If you’ve never undergone therapy before, you might easily assume it to be a breezy process of healing the mind just like it’s often depicted in TV shows or movies, such as the classic sitcom Growing Pains, where Dr. Jason Seaver and the patient lounging on the couch chat effortlessly. But for many who need therapy, or have already undergone it, engaging in therapy is not a walk in the park. 

About Pre-Therapy Anxiety

Many patients feel anxious before seeing a therapist, especially before their first therapy session. This anxiety is understandable because the exploration of inner worlds and sharing private matters may trigger feelings of vulnerability or being overwhelmed. 

Easing pre-therapy anxiety is crucial because pre-therapy anxiety may lead patients to withdraw from therapy, withhold information, and prevent issues from being relieved or resolved. For experienced counselors who have completed an online masters counseling psychology program, it’s essential to recognize the importance of helping clients ease their tension. As a client in need of therapy, you should first know that being willing to seek treatment is an act of bravery, and you should be proud of yourself.

So, how can you ease pre-therapy anxiety? Here are four tips for you:

1. Prepare Yourself:

Identify Your Therapy Needs:

Reflect on why you want therapy. Your goals will help the therapist devise a useful plan for the sessions. You can list your symptoms, including bothersome thoughts, emotions, behaviors, past experiences, current situations, and sources of stress.

Also, list what you hope to gain from therapy and what’s currently blocking you from achieving those goals. While you don’t have to list your worries and goals in detail, understanding the general reasons for seeking therapy will help you prepare for your first appointment.

Seek Insights from Those Who’ve Undergone Therapy:

Getting a preliminary understanding of the therapy process might help alleviate your anxiety. If you’re anxious because you don’t quite know what will happen during your first therapy session, try communicating with friends who undergo therapy regularly or explore experiences shared on online forums.

While everyone’s therapy journey is different, you might consider adopting small advice from people who’ve undergone therapy, such as wearing comfortable clothing to sessions, as some details and experiences may help you relax during therapy.

2. Practice Self-Encouragement:

Don’t Fear Asking Questions:

During or before your first therapy session, the therapist will discuss basic therapy logistics and complete relevant paperwork with you. You can proactively raise practical questions, such as the cost of therapy, insurance acceptance, and the expected number of sessions. These inquiries will help you plan for future sessions and provide opportunities to mitigate stress, whether in terms of financial or time costs.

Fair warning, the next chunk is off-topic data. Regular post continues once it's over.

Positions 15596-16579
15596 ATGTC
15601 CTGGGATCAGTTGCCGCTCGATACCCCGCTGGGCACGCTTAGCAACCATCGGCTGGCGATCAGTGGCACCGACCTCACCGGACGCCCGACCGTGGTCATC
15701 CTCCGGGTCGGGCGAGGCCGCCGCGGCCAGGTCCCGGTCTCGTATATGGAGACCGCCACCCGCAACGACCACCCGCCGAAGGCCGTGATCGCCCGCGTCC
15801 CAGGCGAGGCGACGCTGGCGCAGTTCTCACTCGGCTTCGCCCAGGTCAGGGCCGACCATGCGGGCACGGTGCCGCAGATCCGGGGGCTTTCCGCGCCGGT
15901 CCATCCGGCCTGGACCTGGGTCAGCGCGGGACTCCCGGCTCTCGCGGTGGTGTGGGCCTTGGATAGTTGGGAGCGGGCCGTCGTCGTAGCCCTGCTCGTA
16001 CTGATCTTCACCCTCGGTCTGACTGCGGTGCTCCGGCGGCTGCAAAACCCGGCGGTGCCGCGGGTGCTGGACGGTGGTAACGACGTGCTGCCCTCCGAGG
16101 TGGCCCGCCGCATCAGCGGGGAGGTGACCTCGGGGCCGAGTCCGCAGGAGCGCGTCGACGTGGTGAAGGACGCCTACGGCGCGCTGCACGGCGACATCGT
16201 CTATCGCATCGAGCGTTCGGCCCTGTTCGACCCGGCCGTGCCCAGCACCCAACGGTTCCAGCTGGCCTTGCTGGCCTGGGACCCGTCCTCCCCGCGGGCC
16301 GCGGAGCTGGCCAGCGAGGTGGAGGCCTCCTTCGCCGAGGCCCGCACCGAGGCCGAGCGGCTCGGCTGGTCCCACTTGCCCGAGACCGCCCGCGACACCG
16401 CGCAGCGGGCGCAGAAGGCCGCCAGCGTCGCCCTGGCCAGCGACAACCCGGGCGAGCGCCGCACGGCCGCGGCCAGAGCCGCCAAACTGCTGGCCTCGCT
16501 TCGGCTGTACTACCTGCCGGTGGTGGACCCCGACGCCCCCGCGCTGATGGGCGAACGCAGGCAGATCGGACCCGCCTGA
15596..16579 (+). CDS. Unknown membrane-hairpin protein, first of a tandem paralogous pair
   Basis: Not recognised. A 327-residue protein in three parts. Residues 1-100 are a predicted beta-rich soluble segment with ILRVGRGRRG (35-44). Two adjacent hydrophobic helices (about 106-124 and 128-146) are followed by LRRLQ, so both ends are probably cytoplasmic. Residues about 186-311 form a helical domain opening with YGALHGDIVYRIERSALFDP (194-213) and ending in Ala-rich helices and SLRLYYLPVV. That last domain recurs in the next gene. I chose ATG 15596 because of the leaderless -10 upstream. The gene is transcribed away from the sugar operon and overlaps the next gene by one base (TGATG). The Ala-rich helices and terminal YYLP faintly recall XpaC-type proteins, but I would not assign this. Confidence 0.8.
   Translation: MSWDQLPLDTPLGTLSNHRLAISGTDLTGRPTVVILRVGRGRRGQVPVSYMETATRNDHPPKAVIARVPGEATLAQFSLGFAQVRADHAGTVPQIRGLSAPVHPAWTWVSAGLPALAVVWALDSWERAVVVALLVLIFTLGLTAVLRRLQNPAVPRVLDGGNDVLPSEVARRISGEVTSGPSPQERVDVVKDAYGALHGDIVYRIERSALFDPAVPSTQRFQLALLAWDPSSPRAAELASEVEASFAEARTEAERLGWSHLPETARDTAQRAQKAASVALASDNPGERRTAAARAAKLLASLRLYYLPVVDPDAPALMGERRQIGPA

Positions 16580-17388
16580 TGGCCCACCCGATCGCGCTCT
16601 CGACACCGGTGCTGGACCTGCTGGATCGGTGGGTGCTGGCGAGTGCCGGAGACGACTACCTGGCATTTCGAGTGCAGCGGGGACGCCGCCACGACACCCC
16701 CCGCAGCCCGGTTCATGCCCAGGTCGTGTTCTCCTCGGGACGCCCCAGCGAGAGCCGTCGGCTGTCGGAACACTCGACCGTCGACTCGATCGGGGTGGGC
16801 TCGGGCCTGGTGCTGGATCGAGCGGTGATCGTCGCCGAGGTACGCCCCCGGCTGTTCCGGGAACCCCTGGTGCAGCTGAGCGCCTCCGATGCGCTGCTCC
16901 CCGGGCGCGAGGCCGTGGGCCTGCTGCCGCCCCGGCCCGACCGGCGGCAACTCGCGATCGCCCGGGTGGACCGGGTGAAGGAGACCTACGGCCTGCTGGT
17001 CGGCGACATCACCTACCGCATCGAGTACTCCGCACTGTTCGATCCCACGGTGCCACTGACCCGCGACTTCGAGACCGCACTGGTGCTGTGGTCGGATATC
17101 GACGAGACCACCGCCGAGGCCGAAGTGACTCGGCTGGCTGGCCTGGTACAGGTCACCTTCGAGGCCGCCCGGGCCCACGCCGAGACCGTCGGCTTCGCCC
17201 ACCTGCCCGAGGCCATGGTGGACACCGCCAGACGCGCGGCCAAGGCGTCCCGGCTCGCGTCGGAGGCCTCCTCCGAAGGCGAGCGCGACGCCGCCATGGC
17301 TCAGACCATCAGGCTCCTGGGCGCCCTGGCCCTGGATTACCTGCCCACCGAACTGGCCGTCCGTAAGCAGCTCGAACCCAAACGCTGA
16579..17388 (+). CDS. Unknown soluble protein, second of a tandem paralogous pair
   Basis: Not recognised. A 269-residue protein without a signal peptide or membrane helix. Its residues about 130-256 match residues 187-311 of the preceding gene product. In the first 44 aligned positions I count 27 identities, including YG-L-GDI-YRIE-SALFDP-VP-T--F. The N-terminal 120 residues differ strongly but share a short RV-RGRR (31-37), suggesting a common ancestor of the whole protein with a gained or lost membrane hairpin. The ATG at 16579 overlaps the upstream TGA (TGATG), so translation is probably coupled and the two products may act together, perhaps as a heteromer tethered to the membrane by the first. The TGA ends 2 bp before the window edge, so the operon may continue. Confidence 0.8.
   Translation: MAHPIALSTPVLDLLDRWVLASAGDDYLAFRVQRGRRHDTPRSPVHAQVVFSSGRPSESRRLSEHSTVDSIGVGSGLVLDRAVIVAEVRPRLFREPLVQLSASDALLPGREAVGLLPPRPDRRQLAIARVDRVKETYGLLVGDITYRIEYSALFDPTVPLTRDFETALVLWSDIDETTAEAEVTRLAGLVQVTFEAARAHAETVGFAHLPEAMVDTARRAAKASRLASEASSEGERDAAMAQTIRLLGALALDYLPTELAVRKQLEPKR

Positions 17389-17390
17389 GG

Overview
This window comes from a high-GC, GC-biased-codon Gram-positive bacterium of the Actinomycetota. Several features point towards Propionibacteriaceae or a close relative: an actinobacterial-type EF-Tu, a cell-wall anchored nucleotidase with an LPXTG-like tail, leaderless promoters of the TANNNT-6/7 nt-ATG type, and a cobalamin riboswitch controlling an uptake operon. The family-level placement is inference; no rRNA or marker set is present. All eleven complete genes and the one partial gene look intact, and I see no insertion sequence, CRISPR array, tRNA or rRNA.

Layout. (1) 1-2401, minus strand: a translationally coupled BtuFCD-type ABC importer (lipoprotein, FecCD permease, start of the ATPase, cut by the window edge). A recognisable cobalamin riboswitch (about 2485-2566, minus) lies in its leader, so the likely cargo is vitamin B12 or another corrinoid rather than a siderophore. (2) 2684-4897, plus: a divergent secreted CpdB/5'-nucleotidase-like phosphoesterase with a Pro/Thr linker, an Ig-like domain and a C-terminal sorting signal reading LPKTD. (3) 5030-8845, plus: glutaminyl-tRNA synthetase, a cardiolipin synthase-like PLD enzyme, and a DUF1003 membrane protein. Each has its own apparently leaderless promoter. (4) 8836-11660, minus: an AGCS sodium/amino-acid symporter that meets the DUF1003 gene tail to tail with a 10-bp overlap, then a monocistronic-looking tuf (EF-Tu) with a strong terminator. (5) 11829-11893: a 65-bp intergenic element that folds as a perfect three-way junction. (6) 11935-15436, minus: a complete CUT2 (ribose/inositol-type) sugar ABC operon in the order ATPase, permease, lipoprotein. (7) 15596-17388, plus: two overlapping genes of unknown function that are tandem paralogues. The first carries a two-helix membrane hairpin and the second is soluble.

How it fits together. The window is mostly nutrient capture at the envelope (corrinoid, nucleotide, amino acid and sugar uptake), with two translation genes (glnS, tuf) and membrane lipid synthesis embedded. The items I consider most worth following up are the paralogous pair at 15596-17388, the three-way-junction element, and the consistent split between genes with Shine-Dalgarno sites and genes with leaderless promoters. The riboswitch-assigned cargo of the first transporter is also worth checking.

Recognize That Showing Vulnerability Is Normal:

Many clients are not accustomed to being vulnerable or discussing their emotions. Opening up to a therapist from the get-go might feel uncomfortable. However, the more we keep things bottled up, the harder it becomes to be vulnerable. Additionally, therapists don’t expect clients to bare their souls on day one. Revealing your inner vulnerabilities is gradual, and you can take your time. 

3. Choose the Right Therapist:

Find a Suitable Therapist:

Before formal therapy begins, you can research the therapist’s areas of expertise and background to gauge whether they are more likely to assist you effectively. However, finding the perfect therapist might not happen on your first attempt. If you feel positive about therapy, safe, and listened to, these are good signs indicating that your therapist is a good fit. 

Trust Your Therapist:

Your therapist understands that psychological, substance abuse and relationship issues are normal aspects of the human condition. Anything you share with your therapist may be something they’ve heard before or even more extreme. They will keep your information confidential as well.

Except in rare cases (such as when they believe you might harm yourself or others), they cannot discuss you with anyone else without your permission. Remember, your therapist is there to help you, not to judge you.

4. After Each Therapy Session:

Celebrate Taking the First Step:

Seeking help for yourself is a courageous act. Although therapy may sound intimidating and daunting, and there’s a lot of shame associated with it, as you work through your issues you’ll discover more positive and beneficial aspects of therapy and getting help. You should commend yourself for seeking help and be proud of your bravery.

Record Your Feelings:

You can jot down your goals before therapy and note your feelings after each session. This will help you reflect before your next session. Seeing yourself progress step by step, and experiencing a sense of accomplishment and positive change, will also help alleviate anxiety before your next therapy session.